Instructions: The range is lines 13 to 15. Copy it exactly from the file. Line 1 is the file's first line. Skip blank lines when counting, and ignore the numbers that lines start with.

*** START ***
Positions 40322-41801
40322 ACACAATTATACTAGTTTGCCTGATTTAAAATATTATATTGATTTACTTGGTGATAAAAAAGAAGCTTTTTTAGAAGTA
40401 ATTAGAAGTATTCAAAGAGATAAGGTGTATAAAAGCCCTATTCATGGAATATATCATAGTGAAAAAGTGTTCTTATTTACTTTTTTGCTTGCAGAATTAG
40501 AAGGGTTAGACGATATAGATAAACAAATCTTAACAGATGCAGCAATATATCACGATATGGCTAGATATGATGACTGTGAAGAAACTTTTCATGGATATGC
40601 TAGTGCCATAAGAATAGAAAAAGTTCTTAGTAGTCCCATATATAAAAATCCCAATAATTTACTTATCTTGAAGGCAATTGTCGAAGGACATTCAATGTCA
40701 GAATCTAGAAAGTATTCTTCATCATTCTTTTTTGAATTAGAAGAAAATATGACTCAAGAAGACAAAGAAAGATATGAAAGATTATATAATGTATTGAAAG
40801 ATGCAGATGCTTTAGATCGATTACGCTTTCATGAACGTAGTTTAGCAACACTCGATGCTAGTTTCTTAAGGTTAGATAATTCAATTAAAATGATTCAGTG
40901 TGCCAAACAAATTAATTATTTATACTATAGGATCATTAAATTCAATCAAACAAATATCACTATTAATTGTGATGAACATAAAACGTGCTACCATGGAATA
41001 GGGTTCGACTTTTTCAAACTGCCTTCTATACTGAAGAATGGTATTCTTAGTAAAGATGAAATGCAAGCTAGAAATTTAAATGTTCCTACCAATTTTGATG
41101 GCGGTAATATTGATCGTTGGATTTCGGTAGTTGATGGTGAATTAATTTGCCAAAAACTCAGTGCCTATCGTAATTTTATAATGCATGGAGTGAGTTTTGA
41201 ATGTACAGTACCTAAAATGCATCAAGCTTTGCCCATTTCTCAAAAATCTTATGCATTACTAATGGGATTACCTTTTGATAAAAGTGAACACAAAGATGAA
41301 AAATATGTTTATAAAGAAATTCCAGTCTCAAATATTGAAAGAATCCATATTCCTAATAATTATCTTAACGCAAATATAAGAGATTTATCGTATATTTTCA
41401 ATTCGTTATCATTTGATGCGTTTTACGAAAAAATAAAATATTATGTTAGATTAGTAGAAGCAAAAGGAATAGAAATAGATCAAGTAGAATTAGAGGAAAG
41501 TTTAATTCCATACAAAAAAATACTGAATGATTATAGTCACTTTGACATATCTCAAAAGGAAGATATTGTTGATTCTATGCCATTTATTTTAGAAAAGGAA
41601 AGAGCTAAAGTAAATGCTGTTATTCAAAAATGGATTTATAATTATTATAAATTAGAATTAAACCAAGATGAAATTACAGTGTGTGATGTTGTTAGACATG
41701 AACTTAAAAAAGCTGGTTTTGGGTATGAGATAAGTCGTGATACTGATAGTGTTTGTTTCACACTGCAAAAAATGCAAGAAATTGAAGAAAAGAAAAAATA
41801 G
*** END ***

41401 ATTCGTTATCATTTGATGCGTTTTACGAAAAAATAAAATATTATGTTAGATTAGTAGAAGCAAAAGGAATAGAAATAGATCAAGTAGAATTAGAGGAAAG
41501 TTTAATTCCATACAAAAAAATACTGAATGATTATAGTCACTTTGACATATCTCAAAAGGAAGATATTGTTGATTCTATGCCATTTATTTTAGAAAAGGAA
41601 AGAGCTAAAGTAAATGCTGTTATTCAAAAATGGATTTATAATTATTATAAATTAGAATTAAACCAAGATGAAATTACAGTGTGTGATGTTGTTAGACATG